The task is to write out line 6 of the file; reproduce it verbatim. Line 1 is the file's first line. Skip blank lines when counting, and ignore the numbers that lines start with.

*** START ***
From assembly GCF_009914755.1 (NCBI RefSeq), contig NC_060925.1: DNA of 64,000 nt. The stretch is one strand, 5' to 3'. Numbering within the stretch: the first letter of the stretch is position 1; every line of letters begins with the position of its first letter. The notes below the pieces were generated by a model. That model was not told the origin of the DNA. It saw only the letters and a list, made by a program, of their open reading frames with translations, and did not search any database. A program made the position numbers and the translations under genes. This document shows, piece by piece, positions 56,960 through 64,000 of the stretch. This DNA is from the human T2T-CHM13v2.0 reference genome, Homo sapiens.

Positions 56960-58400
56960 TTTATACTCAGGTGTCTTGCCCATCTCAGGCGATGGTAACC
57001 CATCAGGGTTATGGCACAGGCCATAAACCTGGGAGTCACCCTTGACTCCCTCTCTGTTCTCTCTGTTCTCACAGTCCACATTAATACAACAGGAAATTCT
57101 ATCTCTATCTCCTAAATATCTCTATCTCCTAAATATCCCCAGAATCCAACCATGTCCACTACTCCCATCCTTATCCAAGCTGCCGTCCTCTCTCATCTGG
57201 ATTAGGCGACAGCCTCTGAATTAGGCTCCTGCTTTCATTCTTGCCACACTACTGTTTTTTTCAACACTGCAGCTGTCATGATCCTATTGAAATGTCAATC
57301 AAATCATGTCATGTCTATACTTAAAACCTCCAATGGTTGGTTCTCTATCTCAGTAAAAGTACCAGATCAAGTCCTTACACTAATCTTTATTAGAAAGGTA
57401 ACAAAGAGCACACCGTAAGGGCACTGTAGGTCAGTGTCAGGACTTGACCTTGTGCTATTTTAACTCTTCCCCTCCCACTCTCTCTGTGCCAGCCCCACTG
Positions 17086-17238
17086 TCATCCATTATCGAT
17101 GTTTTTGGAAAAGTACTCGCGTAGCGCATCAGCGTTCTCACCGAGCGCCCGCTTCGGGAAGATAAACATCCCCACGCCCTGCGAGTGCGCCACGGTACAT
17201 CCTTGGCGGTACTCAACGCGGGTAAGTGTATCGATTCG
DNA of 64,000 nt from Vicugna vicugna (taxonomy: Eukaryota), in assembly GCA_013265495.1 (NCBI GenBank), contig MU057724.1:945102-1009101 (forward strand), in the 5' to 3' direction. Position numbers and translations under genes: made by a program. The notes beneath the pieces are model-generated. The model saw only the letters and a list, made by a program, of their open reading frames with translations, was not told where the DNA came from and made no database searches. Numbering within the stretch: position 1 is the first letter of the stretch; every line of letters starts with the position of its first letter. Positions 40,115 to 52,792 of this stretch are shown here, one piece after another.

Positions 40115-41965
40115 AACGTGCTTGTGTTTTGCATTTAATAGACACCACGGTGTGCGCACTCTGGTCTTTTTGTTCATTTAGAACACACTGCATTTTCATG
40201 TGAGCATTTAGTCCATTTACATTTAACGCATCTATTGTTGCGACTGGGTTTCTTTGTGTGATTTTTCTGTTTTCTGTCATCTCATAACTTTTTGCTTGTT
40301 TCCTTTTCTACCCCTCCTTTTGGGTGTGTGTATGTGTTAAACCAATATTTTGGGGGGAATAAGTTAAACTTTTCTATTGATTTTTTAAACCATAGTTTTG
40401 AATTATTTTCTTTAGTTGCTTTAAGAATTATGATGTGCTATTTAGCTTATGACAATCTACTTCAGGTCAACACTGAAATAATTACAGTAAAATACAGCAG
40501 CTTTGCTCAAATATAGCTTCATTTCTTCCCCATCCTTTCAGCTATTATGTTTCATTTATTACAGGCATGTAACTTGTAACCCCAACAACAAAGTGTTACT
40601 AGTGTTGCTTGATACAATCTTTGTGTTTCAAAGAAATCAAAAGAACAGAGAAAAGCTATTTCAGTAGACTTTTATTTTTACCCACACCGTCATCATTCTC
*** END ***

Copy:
57201 ATTAGGCGACAGCCTCTGAATTAGGCTCCTGCTTTCATTCTTGCCACACTACTGTTTTTTTCAACACTGCAGCTGTCATGATCCTATTGAAATGTCAATC